The End of Eternity (Isaac Asimov)

I’ve never had much time for Asimov, partly because of the media hype that surrounds his name. The problem I have with his writing here is that emotional situations seem to be taken to extremes: going from dry clinical detachment to wildly-in-love, blackmailing, murderous and suicidal, without any sort of in-between. Also, for a supposedly thoughtful and incredibly precise guy, his ability to jump to extreme conclusions based on minimal evidence is very jarring. His style is immature and his characters are flat. They are people who are so superficial and tedious that it is hard to care about any of them. So, lets turn to the plot…

Asimov sets up a group of scientists who are outside of time called the Eternals. While everyone on earth thinks that their main job is to facilitate commerce between various centuries, their true function is to manipulate history to make it play out more favourably. Thus, the Eternals have become gods without the people of the world knowing it. They’ve become puppeteers to a population that doesn’t know how to fight back, thus leaving the Eternals seemingly untouchable. It makes for an interesting polytheocracy where the people aren’t even aware that their scientists have turned themselves into gods. What bastards!

It seems that only the brightest, most analytical, most unquestioning, most inexperienced in life, the most naïve, need apply for the job of Eternal. Recruiters would need to find someone who lived their entire life with those qualities to hopefully ensure that they’d not eventually change into someone who would call for a revolution in Eternity because they could no longer agree with the level of control and puppetmastery that the Eternals wield. With such a combination of personality traits, Our Hero falls in love with the first scantily clad woman who throws herself his way. And, in so doing, he puts the very existence of Eternity in peril because he’s willing to do whatever it takes to keep her. The story turns on this rebellion.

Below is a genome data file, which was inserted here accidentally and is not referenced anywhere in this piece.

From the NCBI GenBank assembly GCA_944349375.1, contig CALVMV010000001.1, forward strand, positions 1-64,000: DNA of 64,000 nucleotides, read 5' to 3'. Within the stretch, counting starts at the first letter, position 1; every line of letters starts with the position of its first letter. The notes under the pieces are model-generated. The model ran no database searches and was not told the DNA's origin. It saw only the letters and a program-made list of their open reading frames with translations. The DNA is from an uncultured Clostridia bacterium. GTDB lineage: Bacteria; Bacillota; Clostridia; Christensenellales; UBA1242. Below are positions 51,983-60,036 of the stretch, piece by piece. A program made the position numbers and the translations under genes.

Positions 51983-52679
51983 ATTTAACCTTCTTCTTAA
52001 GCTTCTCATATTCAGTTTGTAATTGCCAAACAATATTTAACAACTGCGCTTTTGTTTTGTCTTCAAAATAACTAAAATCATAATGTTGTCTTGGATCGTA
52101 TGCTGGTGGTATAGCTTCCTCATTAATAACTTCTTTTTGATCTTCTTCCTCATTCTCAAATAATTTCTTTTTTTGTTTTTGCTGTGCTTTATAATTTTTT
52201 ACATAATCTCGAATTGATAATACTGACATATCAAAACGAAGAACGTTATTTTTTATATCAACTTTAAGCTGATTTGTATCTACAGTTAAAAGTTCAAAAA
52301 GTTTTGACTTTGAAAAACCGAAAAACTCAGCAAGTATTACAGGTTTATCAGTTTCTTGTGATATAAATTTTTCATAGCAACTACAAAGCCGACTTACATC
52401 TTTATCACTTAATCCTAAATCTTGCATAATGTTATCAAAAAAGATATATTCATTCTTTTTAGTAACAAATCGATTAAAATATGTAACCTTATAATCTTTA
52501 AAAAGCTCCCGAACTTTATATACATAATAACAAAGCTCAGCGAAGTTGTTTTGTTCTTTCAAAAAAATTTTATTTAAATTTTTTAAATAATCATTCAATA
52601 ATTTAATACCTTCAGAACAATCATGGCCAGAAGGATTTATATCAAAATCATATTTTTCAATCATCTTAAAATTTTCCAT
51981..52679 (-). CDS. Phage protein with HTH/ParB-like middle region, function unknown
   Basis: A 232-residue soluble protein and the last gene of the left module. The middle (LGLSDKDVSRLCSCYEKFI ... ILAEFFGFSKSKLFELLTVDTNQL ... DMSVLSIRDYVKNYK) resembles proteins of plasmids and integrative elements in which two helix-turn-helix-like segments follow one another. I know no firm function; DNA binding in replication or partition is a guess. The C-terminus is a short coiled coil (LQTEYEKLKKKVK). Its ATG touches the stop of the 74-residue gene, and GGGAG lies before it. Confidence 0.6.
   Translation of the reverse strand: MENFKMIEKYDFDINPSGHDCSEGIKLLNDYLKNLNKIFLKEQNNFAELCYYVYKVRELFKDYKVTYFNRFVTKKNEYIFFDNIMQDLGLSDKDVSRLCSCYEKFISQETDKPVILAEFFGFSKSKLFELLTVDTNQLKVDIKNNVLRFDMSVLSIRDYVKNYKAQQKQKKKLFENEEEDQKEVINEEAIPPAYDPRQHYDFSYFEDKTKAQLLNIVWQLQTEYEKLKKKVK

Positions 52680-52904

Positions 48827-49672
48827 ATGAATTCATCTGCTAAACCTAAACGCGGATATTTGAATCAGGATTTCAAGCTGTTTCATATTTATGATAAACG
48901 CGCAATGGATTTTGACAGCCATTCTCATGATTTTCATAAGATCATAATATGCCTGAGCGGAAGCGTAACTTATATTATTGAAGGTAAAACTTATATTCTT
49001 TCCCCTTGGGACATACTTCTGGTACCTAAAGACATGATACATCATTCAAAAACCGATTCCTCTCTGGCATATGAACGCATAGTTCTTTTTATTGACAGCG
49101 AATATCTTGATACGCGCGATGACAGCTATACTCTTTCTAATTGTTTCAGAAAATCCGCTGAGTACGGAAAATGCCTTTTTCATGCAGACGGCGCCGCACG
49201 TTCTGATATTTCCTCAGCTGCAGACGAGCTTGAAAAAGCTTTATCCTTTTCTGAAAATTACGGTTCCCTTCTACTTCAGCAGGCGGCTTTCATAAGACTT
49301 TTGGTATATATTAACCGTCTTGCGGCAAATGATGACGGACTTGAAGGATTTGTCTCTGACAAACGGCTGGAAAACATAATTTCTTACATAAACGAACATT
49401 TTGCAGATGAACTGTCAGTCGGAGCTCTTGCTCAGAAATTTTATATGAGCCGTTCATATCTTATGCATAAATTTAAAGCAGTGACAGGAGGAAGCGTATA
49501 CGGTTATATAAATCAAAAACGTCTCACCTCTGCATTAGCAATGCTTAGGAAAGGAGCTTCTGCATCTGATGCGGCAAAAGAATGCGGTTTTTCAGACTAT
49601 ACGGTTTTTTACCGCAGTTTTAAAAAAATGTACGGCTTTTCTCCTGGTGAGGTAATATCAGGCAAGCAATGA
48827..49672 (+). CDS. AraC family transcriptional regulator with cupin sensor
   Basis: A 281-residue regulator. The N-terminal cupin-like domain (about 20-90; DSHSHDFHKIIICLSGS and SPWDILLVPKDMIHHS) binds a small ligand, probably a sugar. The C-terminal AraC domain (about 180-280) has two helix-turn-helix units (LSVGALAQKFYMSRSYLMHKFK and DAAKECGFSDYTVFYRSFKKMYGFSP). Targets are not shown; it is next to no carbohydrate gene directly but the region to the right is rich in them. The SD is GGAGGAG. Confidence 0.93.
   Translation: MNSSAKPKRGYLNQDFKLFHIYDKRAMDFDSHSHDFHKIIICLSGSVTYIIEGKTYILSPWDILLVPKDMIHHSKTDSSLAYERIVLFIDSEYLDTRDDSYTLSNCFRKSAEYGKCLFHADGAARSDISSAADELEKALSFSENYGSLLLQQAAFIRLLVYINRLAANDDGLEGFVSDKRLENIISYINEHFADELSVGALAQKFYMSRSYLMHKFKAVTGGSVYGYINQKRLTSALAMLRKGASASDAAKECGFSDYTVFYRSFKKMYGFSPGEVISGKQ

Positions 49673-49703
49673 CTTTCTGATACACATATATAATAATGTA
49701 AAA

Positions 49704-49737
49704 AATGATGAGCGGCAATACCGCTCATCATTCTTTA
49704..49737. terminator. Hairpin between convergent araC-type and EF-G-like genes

An interesting mystery is that the Eternals are shielded from being able to visit the future beyond a certain point. Apparently, future humans don’t want the dalliance of the Eternals in their affairs. Asimov makes the point that species evolve to adapt to their environment. However, since humans are able to adapt their environments to suit them, he postulates that humans have and will continue to evolve at much slower rates than beings that are unable to modify their environments. I think fiction like this appeals to so many because, (unless there is reincarnation) we may only have one life to live and will never see our evolutionary future thousands or millions of years from now, beyond an author’s imagination. The content of the story was merely okay, but the questions the author created for me were intriguing enough.

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